Internal Revenue Bulletin:  2010-6 

February 8, 2010 

Notice 2010-15

Miscellaneous HEART Act Changes


I. Purpose and background

This notice provides guidance in the form of questions and answers with respect to certain provisions of the Heroes Earnings Assistance and Relief Tax Act of 2008 (“HEART Act” or “Act”), Pub. L. No. 110-245. This notice also requests comments regarding any additional issues relating to the sections of the HEART Act that are addressed in this notice.

The sections of the HEART Act addressed in this notice are section 104 (relating to survivor and disability payments with respect to qualified military service), section 105 (relating to treatment of differential military pay as wages), section 107 (relating to distributions from retirement plans to individuals called to active duty), section 109 (relating to contributions of military death gratuities to Roth IRAs and Coverdell education savings accounts), and section 111 (relating to an employer credit for differential wage payments to employees who are active duty members of the uniformed services).

II. Section 104 of the HEART Act

Background

Under the Uniformed Services Employment and Reemployment Rights Act of 1994 (“USERRA”), Pub. L. No. 103-353, an employee who leaves a civilian job for qualified military service generally is entitled to be reemployed by the pre-service civilian employer if the individual returns to employment within a specified period and meets the other eligibility criteria under USERRA. USERRA also provides that an individual, upon reemployment, is entitled to receive certain pension, profit-sharing, and similar benefits that would have been received but for the employee’s absence during military service.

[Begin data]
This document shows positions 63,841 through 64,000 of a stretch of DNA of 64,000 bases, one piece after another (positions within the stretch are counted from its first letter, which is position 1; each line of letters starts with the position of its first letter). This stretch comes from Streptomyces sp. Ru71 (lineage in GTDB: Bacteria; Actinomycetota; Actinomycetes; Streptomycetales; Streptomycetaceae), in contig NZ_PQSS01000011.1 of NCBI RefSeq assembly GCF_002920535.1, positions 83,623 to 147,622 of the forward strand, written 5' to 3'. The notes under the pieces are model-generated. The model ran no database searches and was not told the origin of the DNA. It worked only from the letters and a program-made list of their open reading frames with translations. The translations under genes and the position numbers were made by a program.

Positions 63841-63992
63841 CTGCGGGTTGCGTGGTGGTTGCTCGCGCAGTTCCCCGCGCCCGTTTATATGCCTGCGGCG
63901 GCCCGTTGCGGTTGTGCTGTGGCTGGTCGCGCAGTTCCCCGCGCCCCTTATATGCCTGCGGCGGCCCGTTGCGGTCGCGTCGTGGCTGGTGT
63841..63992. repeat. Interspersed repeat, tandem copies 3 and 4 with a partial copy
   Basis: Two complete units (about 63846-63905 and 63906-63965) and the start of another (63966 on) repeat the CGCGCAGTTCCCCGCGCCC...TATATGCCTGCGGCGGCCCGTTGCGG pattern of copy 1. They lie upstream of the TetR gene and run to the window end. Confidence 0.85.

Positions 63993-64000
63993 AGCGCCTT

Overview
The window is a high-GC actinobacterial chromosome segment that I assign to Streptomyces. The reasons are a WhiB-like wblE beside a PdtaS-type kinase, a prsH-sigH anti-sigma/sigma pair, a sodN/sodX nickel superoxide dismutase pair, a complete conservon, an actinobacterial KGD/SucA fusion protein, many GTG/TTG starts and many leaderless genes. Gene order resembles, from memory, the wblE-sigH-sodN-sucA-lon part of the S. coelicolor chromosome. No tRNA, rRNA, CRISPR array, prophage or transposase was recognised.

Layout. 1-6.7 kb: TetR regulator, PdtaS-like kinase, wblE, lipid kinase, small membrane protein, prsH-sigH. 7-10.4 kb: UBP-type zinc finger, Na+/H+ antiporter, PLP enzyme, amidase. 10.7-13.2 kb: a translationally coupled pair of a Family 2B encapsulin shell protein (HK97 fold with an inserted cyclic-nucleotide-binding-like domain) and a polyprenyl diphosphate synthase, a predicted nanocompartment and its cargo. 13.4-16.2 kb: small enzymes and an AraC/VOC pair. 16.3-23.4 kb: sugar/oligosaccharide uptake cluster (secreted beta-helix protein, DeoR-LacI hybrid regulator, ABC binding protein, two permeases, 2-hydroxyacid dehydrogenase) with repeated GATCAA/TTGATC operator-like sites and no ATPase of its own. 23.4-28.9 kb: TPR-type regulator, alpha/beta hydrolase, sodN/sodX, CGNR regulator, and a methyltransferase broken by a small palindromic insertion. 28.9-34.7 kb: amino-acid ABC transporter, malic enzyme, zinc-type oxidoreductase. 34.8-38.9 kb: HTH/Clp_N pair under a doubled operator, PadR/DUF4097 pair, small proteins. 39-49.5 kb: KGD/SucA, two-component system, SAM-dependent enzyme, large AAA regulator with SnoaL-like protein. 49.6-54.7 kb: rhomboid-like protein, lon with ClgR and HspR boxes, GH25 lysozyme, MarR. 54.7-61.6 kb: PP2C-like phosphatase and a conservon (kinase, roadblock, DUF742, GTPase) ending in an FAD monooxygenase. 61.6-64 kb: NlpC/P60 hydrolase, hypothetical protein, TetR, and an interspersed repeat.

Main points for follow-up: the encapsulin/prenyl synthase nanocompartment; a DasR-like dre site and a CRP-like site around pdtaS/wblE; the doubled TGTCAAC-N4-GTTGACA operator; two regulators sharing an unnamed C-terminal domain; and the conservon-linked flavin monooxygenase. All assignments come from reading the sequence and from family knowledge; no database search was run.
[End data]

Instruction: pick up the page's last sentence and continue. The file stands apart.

Section 414(u) of the Internal Revenue Code (“Code”) provides rules regarding the interaction of USERRA with the rules governing tax-qualified retirement plans. Section 414(u)(8) provides, in part, that an employer maintaining a plan is treated as meeting the requirements of USERRA only if: an employee reemployed under USERRA is treated as not having incurred a break in service because of the period of military service, the employee’s military service is treated as service with the employer for vesting and benefit accrual purposes, the employee is permitted to make additional elective deferrals and employee contributions in an amount not exceeding the maximum amount the employee would have been permitted or required to contribute during the period of military service if the employee actually had been employed by the employer during that period, and the employee is entitled to any accrued benefits that are contingent on employee contributions or elective deferrals to the extent the employee pays the contributions or elective deferrals to the plan.

Section 104(a)

Section 104(a) of the HEART Act adds § 401(a)(37) to the Code. Under § 401(a)(37), qualified retirement plans must provide that, in the case of a participant who dies while performing qualified military service, the survivors of the participant are entitled to any additional benefits (other than benefit accruals relating to the period of qualified military service) that would have been provided under the plan had the participant resumed employment and then terminated employment on account of death. Under section 104(c) of the Act, this new tax qualification requirement also applies to tax-deferred annuities under § 403(b) of the Code and to governmental eligible deferred compensation plans under § 457(b).

Section 104(d)(1) of the Act states that the amendments made by section 104 of the Act apply with respect to deaths and disabilities occurring on or after January 1, 2007.

Q-1. What types of additional benefits provided by a plan are subject to § 401(a)(37) of the Code?